EVER MET someone you fancied only to be left thinking “why did I say/do that?” moments later? Well, an interactive film from a Duncan of Jordanstone College of Art and Design graduand lets you replay those encounters and correct your actions.
‘The Wardrobe’ is a short interactive film that relies on user input to affect the outcome and progression of the story. It is the final project undertaken by Keiran O’Rourke on the Time Based Art & Digital Film programme, and will be shown at this year’s DJCAD Degree Show from May 17-24.
Keiran’s film gives the audience control of what they are watching and experiencing by using technology that is readily available such as Blu-ray DVD’s and digital video.
With the interactive film the viewer can decide the outcome of the story
The Warbrobe tells a simple ‘boy-meets-girl’ tale with a twist of suspicion and horror, but the technology means that it can easily be applied to any story in the future. It takes place on the male protagonist’s first day on a new job, where he meets an attractive female colleague.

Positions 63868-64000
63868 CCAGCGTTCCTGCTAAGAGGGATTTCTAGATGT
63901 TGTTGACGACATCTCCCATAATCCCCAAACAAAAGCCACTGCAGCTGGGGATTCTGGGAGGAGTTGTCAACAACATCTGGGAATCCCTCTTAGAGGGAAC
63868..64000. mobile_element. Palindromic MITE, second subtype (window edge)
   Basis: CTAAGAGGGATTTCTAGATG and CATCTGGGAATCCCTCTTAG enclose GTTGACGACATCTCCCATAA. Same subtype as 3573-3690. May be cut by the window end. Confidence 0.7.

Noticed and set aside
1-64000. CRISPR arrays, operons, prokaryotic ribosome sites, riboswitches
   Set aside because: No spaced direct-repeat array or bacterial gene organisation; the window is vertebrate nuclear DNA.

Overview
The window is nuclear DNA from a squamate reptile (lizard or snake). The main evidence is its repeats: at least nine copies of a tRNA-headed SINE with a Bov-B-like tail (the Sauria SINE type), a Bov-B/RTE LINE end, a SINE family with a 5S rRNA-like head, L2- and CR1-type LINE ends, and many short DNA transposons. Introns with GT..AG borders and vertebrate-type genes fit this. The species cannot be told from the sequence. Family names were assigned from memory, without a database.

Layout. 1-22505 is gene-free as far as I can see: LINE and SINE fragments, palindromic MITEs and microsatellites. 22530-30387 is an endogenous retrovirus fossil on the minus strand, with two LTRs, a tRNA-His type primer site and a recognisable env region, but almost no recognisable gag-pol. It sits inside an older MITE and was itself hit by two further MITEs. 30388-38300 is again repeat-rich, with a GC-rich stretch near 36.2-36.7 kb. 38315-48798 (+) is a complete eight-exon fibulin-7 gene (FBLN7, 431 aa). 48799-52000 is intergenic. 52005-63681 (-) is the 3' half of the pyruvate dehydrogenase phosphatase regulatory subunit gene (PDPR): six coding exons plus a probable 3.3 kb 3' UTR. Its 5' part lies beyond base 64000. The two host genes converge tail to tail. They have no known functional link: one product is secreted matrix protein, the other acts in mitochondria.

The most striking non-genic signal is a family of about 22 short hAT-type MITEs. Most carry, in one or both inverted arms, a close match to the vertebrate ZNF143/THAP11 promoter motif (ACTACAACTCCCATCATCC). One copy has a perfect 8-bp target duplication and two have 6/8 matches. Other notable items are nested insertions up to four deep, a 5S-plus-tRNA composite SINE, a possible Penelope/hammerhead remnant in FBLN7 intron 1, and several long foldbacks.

At several points, viewers are prompted to make a decision on behalf of either the man or woman, and the choices they make guides the film through to one of four potential endings.
30 year-old Keiran, from Broughty Ferry, says he was influenced by his experiences of reading role-playing books when he was a child. “I then went on to get into role-playing games and video games, and I’m a big horror fan so that was also an inspiration for me,” he said.
“I did a series of short horror films when I was in third year, and I told my lecturers that I was going to do another one this year and they were encouraging me to do something different.
“It had always been in my mind to do something with interactive film for my final year, so that gives a twist to a very traditional type of story. The Wardrobe lasts between 5 and 15 minutes, depending on the choices you make, and it looks at how the everyday decisions you make can have a profound impact on your life.”
The Wardrobe was co-written with Keiran’s friend Paul J. Creegan. The pair have ideas for several more interactive films, and will be looking to develop them for an online audience after graduation.